Syria Weekly: Is a new anti-Assad insurgency emerging in Syria?

Syria Weekly: Is a new anti-Assad insurgency emerging in Syria?
Attacks on Syrian regime positions have been widely reported this week, pointing to the emergence of a new low-level insurgency against Bashar al-Assad.
6 min read
26 April, 2019
Signs of a new anti-government insurgency are being seen in Syria [Getty]
New opposition activities have emerged in the shadows of regime-controlled territories in recent weeks with reports of attacks and bombings on Syrian army positions. There are signs pointing towards the start of a possible new insurgency against Bashar al-Assad's government, but the scale and potential of these anti-regime uprisings have been questioned by some commentators.

Among the areas where alleged attacks have taken place is Deir az-Zour, recently recaptured by the government from the Islamic State group [IS], but once controlled by rebel groups. Activists on social media have claimed a new opposition group has formed in the eastern province named Kateebat Thuwar Muhassan with the group claiming two attacks on Syrian army positions in recent weeks. This includes an alleged raid this week on Syrian regime forces at al-Sayyal, near Albukamal, resulting in the killing of 31 regime troops and militia fighters.

IS or rebels?

Sources have told The New Arab that these claims are likely to be false, and difficult to prove in a lawless region of Syria where information is tightly controlled by the regime. Pro-Assad media reported that a battle did take place in al-Sayyal this week between Syrian troops and Islamic State group infiltrators who had attempted to escape Baghouz for central Syria.
General poverty, lawlessness and corruption loom heavy over the land
DeirezZor24 monitoring group also confirmed that clashes between IS and the regime took place, but did not mention the supposed new rebel brigade. IS attacks have become increasingly common in Deir az-Zour.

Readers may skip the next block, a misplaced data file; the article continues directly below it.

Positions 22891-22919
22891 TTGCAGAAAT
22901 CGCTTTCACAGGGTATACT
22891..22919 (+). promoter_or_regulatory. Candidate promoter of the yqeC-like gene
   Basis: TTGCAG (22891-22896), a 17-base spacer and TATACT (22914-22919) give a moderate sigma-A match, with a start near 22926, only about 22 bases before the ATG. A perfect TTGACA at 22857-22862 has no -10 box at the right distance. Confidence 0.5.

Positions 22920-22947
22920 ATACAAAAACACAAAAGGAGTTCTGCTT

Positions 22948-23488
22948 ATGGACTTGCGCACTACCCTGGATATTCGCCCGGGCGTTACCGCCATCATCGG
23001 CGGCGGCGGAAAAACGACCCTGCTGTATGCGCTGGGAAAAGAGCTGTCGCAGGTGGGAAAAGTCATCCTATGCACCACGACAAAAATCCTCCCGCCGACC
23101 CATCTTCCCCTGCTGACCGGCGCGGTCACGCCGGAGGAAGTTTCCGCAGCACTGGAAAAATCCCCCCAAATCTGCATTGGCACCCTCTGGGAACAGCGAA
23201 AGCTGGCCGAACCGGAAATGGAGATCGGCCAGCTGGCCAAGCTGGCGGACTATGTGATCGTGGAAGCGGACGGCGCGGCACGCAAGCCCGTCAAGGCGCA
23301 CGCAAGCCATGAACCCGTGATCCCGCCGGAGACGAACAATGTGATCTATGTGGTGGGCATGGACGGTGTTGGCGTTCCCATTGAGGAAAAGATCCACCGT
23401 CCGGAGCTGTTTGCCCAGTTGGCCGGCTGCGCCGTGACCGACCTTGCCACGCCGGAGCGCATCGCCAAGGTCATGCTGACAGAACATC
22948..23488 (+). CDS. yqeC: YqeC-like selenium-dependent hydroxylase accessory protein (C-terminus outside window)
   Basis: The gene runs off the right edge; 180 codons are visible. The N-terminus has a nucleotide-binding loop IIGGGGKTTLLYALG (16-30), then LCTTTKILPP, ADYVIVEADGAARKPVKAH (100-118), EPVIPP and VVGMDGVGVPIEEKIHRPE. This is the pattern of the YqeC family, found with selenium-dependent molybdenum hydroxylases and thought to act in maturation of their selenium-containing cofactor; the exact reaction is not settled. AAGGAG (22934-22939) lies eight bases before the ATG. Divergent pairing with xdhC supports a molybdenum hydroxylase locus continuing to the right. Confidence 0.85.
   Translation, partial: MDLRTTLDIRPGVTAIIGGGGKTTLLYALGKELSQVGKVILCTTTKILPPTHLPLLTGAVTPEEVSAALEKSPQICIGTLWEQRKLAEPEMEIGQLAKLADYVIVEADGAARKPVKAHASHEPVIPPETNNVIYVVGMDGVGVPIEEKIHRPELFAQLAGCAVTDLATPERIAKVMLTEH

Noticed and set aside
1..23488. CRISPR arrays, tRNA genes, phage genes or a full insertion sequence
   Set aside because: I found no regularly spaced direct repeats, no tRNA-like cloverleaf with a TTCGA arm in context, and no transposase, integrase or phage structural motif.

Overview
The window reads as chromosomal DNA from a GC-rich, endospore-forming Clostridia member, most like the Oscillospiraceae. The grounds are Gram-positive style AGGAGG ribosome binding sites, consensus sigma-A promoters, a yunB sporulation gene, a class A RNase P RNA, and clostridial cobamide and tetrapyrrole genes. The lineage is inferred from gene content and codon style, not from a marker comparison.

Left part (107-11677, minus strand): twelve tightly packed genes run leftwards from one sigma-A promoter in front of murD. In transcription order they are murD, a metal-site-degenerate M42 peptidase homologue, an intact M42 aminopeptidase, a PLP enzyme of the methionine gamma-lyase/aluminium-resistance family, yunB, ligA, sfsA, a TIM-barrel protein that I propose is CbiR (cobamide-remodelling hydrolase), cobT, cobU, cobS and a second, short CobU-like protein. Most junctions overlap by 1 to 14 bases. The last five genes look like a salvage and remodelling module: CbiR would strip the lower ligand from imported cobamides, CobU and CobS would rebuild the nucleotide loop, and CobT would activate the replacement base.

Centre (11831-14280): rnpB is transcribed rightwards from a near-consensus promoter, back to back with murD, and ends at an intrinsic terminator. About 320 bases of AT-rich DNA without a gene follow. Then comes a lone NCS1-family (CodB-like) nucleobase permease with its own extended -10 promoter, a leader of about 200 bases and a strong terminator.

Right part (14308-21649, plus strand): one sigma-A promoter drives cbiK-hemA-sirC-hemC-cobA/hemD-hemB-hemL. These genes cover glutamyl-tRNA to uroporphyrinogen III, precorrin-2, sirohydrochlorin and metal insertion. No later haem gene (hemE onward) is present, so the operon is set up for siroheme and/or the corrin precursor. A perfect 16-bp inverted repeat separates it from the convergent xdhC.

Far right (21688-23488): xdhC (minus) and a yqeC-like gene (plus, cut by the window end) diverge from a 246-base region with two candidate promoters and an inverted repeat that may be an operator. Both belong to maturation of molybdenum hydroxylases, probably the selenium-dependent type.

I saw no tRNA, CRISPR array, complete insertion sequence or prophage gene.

This does not rule out the possibility of a new insurgency breaking out in opposition areas, which could perhaps mark a new chapter in Syria's bloody war. Although the Syrian regime have recaptured large parts of the country from opposition forces, militarily Assad's forces are overstretched and ill-prepared to fight guerrilla warfare against a clandestine armed opposition.

The economic situation in Syria remains grim with fuel shortages leading to miles-long queues at petrol stations, while food prices have shot up to astronomical levels. General poverty, lawlessness and corruption loom heavy over the land. The appetite for Russia and Iran – who have been pinnacle to the regime's survival – to get embroiled in an insurgency war would be questionable given their own domestic economic and political problems at home.

Elizabeth Tsurkov, research fellow at the Forum for Regional Thinking, told The New Arab that the conditions that led Syrians onto the streets in 2011 are still there, while the regime's violent suppression could throw more into armed resistance.

"Abuses by the regime, corruption, lack of economic opportunities, the denial of basic rights have all become worse, therefore the regime's recapture of areas in 2018 does not indicate it enjoys legitimacy or support in these areas. The regime won because it was more powerful than the opposition with greater firepower and foreign support," Tsurkov said.
The conditions that led Syrians onto the streets in 2011 are still there, while the regime's violent suppression could throw more into armed resistance

Although Assad's forces control much of Syria, the nature of the regime has been to enrich the economic elite at the expense of the people. This means that unrest could be inevitable in some areas if the economic situation worsens and injustices continue.